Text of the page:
In August 2012, after two different Human Rights Ordinance expansion bills failed in Jacksonville’s City Council, the No votes got a victory lap at First Baptist Church.
“These are the council members that stood in the gap for us and represented us with their votes,” the minister said.
First Baptist Church, thus far, has avoided a public statement this time around, even as its position opposing HRO expansion could be inferred by the shuttle buses full of the faithful at the second Community Conversation on Human Rights Ordinance expansion to the LGBT community.
A Nov. 30 letter to City Council members, and to the mayor, made their position clear on “pansexuals” as well as the likely failure of a Human Rights Ordinance referendum, such as that introduced by Bill Gulliford just hours after the HRO Community Conversations wrapped last month.
“It is time to resolve the upcoming HRO expansion issue,” the letter began, stipulating that “if one’s religion precludes participating in an activity, or appearing to support that activity, that should be respected.”
“The standard for family in the Bible begins with man and woman,” the letter reads.
The letter, perhaps judiciously, does not proscribe the polygamous unions that abounded throughout the Old Testament.
Moving on, the letter observes that “too many legislative changes are being made to accommodate very small groups of people,” a phrase laden with the comforting balm of euphemism.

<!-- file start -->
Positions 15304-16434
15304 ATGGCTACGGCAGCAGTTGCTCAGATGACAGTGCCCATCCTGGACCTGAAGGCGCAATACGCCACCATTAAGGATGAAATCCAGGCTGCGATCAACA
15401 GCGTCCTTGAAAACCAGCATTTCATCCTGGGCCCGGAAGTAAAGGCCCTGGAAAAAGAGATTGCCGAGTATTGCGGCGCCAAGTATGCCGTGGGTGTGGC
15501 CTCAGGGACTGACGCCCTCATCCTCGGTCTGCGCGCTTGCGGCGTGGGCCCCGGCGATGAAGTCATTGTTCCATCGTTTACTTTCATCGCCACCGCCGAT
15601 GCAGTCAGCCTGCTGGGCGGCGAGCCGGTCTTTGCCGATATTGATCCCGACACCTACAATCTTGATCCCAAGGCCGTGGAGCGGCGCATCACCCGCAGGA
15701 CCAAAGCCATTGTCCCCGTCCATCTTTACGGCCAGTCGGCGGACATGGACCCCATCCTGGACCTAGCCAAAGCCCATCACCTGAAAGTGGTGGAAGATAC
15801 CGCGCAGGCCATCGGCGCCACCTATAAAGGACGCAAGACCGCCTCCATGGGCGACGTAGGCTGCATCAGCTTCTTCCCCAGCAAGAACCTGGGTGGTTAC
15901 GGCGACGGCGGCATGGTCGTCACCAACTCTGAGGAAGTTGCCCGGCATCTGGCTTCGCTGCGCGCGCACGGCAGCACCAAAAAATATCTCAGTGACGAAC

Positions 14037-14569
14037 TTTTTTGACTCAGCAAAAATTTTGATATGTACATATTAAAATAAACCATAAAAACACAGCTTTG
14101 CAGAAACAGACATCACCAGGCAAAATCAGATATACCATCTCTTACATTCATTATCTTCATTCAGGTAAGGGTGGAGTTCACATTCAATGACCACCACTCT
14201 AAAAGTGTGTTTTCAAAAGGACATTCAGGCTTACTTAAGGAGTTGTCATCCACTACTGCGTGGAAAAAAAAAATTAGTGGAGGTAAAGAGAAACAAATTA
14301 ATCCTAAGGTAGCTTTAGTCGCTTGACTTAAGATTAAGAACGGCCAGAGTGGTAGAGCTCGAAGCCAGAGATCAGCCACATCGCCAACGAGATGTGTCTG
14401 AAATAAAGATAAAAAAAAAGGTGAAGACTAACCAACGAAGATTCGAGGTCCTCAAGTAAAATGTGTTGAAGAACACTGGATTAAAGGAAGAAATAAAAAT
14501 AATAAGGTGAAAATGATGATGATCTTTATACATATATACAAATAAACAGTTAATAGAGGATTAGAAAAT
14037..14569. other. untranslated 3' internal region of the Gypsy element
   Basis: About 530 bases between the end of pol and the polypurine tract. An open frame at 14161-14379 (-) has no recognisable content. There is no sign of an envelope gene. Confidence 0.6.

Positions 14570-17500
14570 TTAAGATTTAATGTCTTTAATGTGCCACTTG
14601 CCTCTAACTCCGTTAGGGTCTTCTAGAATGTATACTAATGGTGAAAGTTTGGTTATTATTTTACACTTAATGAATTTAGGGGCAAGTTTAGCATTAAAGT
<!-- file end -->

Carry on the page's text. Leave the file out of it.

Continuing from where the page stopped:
One would presume that FBC is not objecting to certain parties having disproportionate weight in zoning discussions, for example.
Then comes a delightful leap in logic that affirms the right to “refuse you service.”
“Our HRO should protect everyone from discrimination which would have to mean, there could be no legal ramifications for anyone who feels personally offended. You have the right to be who you are and I have the right to refuse service,” the letter says, seemingly challenging not just HRO expansion legislation, but the entire Human Rights Ordinance itself.
Then, finally, “on the bathroom issue.”
“[A]ll pansexuals should have the right to use the handicapped or family bathroom for their safety and security,” while the “entire population should not have to accommodate this very small, self-selected group, who has chosen gender change or apparent change.”
Saying that the “Judeo-Christian religions probably comprise the majority of this city’s population,” the letter from First Baptist says a referendum “probably would not pass” and that respect is due the values and beliefs of “those of us who have not made radical, unbiblical decisions, to marry the same sex or alter our bodies to satisfy our unholy appetites.”